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Thanks for the info, guys.

I took it in to the dealer to repair and they said the problem is there's a leak in the evaporator. Cost to fix: $1,496 :(

I don't want to attempt to fix it myself. Is that a reasonable price? Do you think I should shop around to other mechanics or a Monro Muffler type place?
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Old 06-07-2010, 10:36 AM   #5
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Hey BBer,
I am pretty mechanically inclined and also used to work for Visteon Climate Systems as an Engineer, and I just took my whole dash apart (Memorial Day Weekend) and removed the air handling unit and took that apart to get to the evaporator and replaced it, Then cleaned out all the green dye and refrigerant oil that managed to get soaked up in some of the internal ductwork and foam gaskets then reassembled the unit and reinstall it back then reassemled the complete dash and center console, etc.
What I am trying to say is this can be as intensive as hoisting your engine out mounting it on a stand just to get to a piston rod!
I can only tell you this:
- There are absolutely no shortcuts in getting to your evaporator! Dont let anyone tell you there is because there isnt!
- Once an a/c system is cracked open for an evaporator replacement, the new aftermarket evaps have different port sizes, and buying new a/c hoses are almost a must. I highly recommend you replace your accumulator(receiver/dryer) as this is a standard thing these days, and both of the mentioned a/c hoses coming out of the evaporator as well. BTW one hose goes to the accumulator and other goes to the condensor. Inside one of the hoses is a very important orifice tube. These get clogged over time and degrade your a/c performance, so its an excellent time for these new parts when installing a new evaporator. If all of this wasnt part of your quote it should be!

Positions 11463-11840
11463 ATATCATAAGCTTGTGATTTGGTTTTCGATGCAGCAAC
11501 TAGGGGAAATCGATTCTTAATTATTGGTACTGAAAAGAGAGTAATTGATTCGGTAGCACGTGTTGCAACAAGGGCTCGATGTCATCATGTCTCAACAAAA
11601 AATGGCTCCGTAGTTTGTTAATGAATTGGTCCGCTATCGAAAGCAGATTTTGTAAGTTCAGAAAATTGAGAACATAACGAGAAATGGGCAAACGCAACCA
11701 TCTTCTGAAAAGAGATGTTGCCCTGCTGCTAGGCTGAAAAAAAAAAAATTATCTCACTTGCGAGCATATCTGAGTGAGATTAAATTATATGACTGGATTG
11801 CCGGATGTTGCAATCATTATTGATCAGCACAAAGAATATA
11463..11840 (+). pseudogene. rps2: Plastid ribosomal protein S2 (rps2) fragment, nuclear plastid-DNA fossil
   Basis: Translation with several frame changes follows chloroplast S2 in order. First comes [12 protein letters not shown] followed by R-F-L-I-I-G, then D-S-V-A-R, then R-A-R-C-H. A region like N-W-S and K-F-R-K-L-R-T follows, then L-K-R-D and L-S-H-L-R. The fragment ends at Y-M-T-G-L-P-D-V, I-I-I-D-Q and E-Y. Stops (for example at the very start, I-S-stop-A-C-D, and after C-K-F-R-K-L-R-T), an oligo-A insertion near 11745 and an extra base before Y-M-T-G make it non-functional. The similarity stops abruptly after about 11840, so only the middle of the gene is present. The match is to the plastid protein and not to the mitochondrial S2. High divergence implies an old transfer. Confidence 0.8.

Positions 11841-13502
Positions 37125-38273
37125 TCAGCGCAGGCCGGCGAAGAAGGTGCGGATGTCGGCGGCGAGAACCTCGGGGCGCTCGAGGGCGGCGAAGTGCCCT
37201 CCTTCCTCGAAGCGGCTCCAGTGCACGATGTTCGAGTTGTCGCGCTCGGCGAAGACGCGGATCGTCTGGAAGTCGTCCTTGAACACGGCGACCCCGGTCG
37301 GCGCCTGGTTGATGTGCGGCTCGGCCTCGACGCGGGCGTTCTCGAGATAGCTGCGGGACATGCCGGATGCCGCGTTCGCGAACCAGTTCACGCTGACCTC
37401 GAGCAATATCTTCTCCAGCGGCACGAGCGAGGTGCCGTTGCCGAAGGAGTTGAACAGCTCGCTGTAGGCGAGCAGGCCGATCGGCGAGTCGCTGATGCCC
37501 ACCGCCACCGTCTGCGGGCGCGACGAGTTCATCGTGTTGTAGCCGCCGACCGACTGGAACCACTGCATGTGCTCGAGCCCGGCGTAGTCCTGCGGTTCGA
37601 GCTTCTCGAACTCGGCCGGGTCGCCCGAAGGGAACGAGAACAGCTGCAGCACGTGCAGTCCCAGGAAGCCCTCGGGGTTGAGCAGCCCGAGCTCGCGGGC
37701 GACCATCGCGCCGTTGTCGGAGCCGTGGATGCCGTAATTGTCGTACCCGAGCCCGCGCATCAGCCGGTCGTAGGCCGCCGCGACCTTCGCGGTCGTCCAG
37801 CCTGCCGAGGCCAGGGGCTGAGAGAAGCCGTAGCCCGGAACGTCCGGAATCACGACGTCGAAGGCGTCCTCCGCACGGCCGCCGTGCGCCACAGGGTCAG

- Absolutely make sure you take it to someone who is methodical and conciencious. (i.e. puts screws/fasteners in baggies and tapes to the component they are from. Is aware of components that can be damaged if not handled correctly). You dont want them to rush, so if it takes them 2 days then its probably a good thing! You want everything in working order when put back together, as you wouldnt want any squeaking or rattling under the dash, any refrigerant oil or coolant smell, as well as no scrapes or cuts in your interior or seats from the dissassembly.
- Absolutely make sure they are following a Ford Technical manual or CD. If not you are Greatly increasing the risk of something going wrong during the dis-assembly or re-assembly i.e. broken fastener clips, broken harness or connector, broken HVAC piece or duct, Airbag actuation problem, Instrument panel Gauge issue, Leaking Heater Core (yes that can happen too) or some control not working in your Focus.
- It took me 16 hours to take my car completely apart and back together again. That may be a shorter time with 2 mechanics.